BFPR build trem socket voltages vary

Discussion in 'Shock Brother's DIY Amps' started by Porkchop Jones, Sep 15, 2020.

  1. Porkchop Jones

    Porkchop Jones TDPRI Member

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    Hi all, I've got a Mojoton BFPR underway and have hit a bit of a snag. The voltages feeding the 1 and 3 pins of the Trem/phase inverter socket bounce around. They don't stay fixed. It seems like it's rolling through 4 or 5 voltages somewhat in the range of the correct voltage. I get no noticeable tremolo out of the amp, but everything else seems OK (haven't tried the reverb).

    All the other voltages on the amp are within range of the listed numbers. I've poured over the diagram and everything seems in order, accept that I had some problems when I first powered up the amp and had arcing between the 1 and 2 pins of that same socket. I discovered that I had missed the jumpers from the 2-7, 3-8 pins on the Reverb Send socket. After correcting that, the arcing on the Trem socket ceased.

    Could I have caused some tube or component damage? Any ideas?

    DSC_3944-a.JPG
     
  2. EmWeAh

    EmWeAh TDPRI Member

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    That is some neat wiring! Well done!
    Have you tried swapping in a new 12AX7 in V4? Also make sure output tube bias is setup correctly, since in a Princeton it is a bias modulation type of tremolo. Usually the colder the bias the more bias wiggle is experienced. Regarding the initial arcing: sometimes conductive traces are left behind on a socket that can cause issues, please inspect that socket closely for no leftovers.

    P.S.: welcome to the forum!
     
  3. Dacious

    Dacious Poster Extraordinaire

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    The trem section is an oscillator - it should move around, as it's always on. The trem control is a nice knob that mixes wet 'trem' signal to dry.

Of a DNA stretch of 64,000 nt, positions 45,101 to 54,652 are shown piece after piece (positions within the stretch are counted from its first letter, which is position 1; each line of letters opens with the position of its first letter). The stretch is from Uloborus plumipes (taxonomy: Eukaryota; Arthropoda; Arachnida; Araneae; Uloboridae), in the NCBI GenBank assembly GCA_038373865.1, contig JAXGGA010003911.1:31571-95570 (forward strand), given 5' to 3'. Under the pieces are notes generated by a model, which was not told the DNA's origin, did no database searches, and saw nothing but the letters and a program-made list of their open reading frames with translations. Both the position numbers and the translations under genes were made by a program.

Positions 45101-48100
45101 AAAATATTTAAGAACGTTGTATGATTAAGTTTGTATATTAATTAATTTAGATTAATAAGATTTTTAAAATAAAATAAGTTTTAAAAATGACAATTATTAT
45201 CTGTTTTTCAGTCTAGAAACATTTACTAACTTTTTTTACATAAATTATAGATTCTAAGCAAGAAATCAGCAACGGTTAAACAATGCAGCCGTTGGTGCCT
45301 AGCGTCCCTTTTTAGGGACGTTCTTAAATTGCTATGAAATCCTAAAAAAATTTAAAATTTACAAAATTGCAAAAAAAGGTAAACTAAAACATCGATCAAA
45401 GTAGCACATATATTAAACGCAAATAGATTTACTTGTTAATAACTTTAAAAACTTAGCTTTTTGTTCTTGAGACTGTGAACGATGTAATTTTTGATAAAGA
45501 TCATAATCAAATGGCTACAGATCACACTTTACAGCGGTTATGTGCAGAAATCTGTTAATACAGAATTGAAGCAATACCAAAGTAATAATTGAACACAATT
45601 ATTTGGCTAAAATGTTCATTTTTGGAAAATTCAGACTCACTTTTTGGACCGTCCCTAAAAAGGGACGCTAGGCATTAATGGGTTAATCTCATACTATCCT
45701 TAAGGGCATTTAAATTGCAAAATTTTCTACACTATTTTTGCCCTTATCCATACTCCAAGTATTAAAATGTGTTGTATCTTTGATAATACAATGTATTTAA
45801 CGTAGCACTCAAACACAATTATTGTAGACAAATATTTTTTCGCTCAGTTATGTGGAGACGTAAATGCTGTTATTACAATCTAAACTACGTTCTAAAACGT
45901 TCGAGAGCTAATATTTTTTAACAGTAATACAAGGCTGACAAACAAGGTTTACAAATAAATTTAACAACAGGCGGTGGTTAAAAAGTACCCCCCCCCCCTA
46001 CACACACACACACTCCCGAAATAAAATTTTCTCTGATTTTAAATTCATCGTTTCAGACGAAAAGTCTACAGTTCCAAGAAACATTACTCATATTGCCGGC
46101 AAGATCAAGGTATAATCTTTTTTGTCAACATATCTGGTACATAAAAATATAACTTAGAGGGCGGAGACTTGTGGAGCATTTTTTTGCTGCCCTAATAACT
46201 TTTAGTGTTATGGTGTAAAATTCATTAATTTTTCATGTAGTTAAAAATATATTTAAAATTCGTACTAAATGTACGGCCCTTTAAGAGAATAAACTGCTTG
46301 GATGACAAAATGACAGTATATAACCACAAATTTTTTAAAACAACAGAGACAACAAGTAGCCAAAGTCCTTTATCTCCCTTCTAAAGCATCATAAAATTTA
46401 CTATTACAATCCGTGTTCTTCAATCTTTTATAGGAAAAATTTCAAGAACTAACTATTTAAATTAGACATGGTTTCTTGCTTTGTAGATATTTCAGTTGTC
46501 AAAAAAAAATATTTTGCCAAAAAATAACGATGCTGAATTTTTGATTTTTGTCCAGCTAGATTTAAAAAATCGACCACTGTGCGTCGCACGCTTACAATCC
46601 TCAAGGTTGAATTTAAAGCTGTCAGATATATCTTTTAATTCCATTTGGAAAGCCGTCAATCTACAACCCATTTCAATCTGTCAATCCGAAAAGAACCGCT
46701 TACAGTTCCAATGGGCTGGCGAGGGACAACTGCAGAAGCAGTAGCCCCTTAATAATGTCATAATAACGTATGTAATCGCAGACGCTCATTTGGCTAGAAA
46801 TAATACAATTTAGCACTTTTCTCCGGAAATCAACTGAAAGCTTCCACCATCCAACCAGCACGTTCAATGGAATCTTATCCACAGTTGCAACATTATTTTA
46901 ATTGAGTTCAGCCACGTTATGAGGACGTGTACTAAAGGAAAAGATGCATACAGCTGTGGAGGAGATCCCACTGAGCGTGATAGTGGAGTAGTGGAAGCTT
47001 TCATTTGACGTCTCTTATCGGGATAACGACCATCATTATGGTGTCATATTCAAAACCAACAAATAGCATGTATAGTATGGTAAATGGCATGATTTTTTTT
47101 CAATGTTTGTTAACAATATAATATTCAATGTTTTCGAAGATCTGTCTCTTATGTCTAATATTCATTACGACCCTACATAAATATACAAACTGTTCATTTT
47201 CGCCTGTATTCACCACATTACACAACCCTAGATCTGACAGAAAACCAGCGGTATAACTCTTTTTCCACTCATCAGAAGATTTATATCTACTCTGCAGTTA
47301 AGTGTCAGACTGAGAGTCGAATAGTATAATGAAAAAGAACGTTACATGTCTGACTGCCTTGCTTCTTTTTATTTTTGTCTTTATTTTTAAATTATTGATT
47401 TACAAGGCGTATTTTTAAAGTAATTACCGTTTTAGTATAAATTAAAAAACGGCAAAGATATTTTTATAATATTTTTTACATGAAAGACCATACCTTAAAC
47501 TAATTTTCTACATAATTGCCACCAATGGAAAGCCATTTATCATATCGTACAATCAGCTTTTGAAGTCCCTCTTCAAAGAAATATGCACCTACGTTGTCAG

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  4. Porkchop Jones

    Porkchop Jones TDPRI Member

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    Thanks and thanks EmWeAh. I did swap the 12ax7's in the 1 and 4 position and voltages did change. I've got another 12ax7 from my Champ that I'll swap with the 12ax7 that was in the socket when the arcing occurred. That should tell me if I scorched the original tube. Is the bias that you're talking about the 2.05v lead that goes to the #3 pin on V4 (just to make sure I'm on the same page are you calling the trem/phase inverter socket V4? And does that mean that V1 is the preamp socket? And in addition then are the two 6v6's V5 & V6?)

    PS. I've been lurking the forum for a couple of months while I built a Champ which I love! I got through that one OK so I decided to up the game and try a BFPR. I'm not an electronics engineer so I can get lost with too much jargon.
     
    Last edited: Sep 16, 2020
  5. Porkchop Jones

    Porkchop Jones TDPRI Member

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    Pin values I took at initial testing

    Rectifier
    4 = 329v
    6 = 329v

    6v6
    2 =
    3 = 379v
    5 = -28v
    7 =
    8 =

    6v6
    2 =
    3 = 379v
    5 = -28v
    7 =
    8 =

    Trem/Phase
    1 = varies
    2 =
    3 = varies
    4-5, 9 = 6.65v
    6 = 193v
    7 = 19v
    8 = 55v

    Reverb recover/mix
    1 = 163v
    2 =
    3 = 1.25v
    4-5, 9 = 6.65v
    6 = 163v
    7 =
    8 = 1.3v

    Reverb send
    1 =
    2&7 =
    3&8 = 6.65v
    4-5, 9 = 6.65v
    6 =

    Preamp
    1 = 159v
    2 =